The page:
By John Chandler
According to the National Center for Education Statistics, there are over 4,000 public and private institutions in the American college and university system. They awarded nearly three million degrees last year to more than 17 million enrolled students (think about that!). This multibillion-dollar system employs far more than professors — think admissions officers, tech staffers, maintenance workers, alumni/ae relations directors, athletic department personnel. And the fuel upon which this massive system runs is overwhelmingly provided by an ever-renewing supply of fee-paying undergraduate students.
Forty percent of the undergrad enrollees will never get a degree. Sixty percent will carry often-crippling student loans. Scores will come from families whose decision to support a four-year residential college experience for their children can only be described as financially ruinous. Many pay exorbitantly for what amounts to remediation from what they should have learned in high school. They would experience more lifetime prosperity if they instead took many general requirement courses for pennies on the dollar at local community colleges.
But they come in droves to college and pay handsomely for the privilege of doing so. How can we account for this inexhaustible pipeline of cash-bearing undergrads?
I would suggest that for all of their educational promises, colleges keep them coming because this “growing up” experience of self-improvement is going to be fun, fun, fun! College no longer promises in loco parentis, a disciplinary environment for shaping and monitoring its dependents for the formation of citizens. No, college today promises instead freedom and lots of it. It is a contract with adult consumers of an education, not an upbringing. Come to our school and you are going to have a good time. Blame it on Animal House.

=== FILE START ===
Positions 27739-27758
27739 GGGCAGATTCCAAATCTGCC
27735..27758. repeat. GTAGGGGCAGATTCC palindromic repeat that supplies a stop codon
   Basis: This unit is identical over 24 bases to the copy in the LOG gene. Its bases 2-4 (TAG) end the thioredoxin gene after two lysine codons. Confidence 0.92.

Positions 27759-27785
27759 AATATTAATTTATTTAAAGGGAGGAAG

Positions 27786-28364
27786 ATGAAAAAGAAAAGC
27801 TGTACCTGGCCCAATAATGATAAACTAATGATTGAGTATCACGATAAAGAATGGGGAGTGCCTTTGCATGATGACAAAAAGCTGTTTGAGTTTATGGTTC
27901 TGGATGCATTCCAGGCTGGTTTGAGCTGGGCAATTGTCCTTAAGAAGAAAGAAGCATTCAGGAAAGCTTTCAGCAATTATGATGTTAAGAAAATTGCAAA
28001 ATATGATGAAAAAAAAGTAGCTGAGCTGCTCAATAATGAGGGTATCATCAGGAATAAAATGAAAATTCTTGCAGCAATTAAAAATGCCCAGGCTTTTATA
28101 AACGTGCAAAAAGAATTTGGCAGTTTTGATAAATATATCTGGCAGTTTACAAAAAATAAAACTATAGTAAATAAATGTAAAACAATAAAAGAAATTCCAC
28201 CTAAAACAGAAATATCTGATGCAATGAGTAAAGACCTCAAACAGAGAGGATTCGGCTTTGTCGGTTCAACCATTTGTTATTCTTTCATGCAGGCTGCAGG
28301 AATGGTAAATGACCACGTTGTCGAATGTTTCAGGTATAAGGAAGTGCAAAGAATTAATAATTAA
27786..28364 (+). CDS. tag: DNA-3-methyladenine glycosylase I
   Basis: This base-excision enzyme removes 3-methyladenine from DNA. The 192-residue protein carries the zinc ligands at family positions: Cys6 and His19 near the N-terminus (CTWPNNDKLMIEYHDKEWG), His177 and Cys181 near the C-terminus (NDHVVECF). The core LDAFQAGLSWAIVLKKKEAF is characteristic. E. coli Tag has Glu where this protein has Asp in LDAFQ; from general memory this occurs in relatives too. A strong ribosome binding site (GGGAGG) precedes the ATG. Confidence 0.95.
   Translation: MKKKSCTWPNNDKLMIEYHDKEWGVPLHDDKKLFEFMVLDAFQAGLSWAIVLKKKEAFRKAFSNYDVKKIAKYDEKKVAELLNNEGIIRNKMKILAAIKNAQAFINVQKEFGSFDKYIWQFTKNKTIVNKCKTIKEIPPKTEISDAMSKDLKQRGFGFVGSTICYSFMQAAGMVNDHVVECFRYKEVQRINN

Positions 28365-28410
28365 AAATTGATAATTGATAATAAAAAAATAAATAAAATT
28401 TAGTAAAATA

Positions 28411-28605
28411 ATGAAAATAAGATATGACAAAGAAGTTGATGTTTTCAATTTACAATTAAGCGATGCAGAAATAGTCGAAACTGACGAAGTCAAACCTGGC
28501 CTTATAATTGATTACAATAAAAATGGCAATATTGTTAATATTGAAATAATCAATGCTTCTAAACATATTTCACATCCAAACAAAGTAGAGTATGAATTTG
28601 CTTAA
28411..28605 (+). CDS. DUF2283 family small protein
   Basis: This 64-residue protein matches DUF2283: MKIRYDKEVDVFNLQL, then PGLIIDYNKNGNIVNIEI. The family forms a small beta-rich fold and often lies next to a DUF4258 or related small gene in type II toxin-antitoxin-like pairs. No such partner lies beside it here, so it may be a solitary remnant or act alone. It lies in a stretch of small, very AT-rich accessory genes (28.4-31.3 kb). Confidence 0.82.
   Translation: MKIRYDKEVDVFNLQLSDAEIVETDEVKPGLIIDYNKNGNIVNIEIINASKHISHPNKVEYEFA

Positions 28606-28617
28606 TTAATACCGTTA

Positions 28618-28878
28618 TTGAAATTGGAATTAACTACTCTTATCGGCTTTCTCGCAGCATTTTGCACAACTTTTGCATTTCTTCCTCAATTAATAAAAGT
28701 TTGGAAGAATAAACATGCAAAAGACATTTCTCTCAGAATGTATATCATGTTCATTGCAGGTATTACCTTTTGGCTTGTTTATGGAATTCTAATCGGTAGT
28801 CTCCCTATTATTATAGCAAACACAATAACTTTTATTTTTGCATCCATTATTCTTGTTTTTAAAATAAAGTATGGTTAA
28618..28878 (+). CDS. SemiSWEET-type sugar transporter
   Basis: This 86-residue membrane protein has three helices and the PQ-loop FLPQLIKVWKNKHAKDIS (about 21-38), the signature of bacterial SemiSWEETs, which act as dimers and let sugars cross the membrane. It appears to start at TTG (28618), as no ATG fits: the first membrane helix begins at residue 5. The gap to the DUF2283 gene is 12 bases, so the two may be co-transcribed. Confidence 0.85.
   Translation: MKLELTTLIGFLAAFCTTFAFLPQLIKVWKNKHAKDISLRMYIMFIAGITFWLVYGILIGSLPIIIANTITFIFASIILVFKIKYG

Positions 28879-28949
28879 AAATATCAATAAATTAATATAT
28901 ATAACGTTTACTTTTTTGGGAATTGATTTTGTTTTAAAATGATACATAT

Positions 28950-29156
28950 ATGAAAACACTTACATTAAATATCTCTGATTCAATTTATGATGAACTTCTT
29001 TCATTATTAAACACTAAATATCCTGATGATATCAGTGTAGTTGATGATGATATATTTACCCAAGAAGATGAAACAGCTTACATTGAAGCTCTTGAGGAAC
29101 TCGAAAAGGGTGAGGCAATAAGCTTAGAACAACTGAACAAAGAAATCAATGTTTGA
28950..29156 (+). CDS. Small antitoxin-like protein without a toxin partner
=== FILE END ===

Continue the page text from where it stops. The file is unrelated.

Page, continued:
In short, American colleges and universities sell themselves on the ability to help you have fun. The symptoms of this are not limited to athletic departments, though the University of Oregon’s 68 million dollar weight room (complete with 64 55” televisions and a custom football player’s barbershop) is out-front impressive. It can also be seen in the statistics that one in eight four-year institution undergrads live in a Greek house, which, let’s be honest, are pure playgrounds, and often lethal ones. Or cafeterias featuring Mongolian barbecues, dorms with Jacuzzis, rec centers with climbing walls.
None of this is to refute the undeniable benefits of a college education or smear every institution with the same brush. It is simply to point out the trend that dominates every aspect of American life is also king on campus: it’s all about entertainment. For all of the high-mindedness of universities, the students and cash keep rolling in because of the promise of edutainment.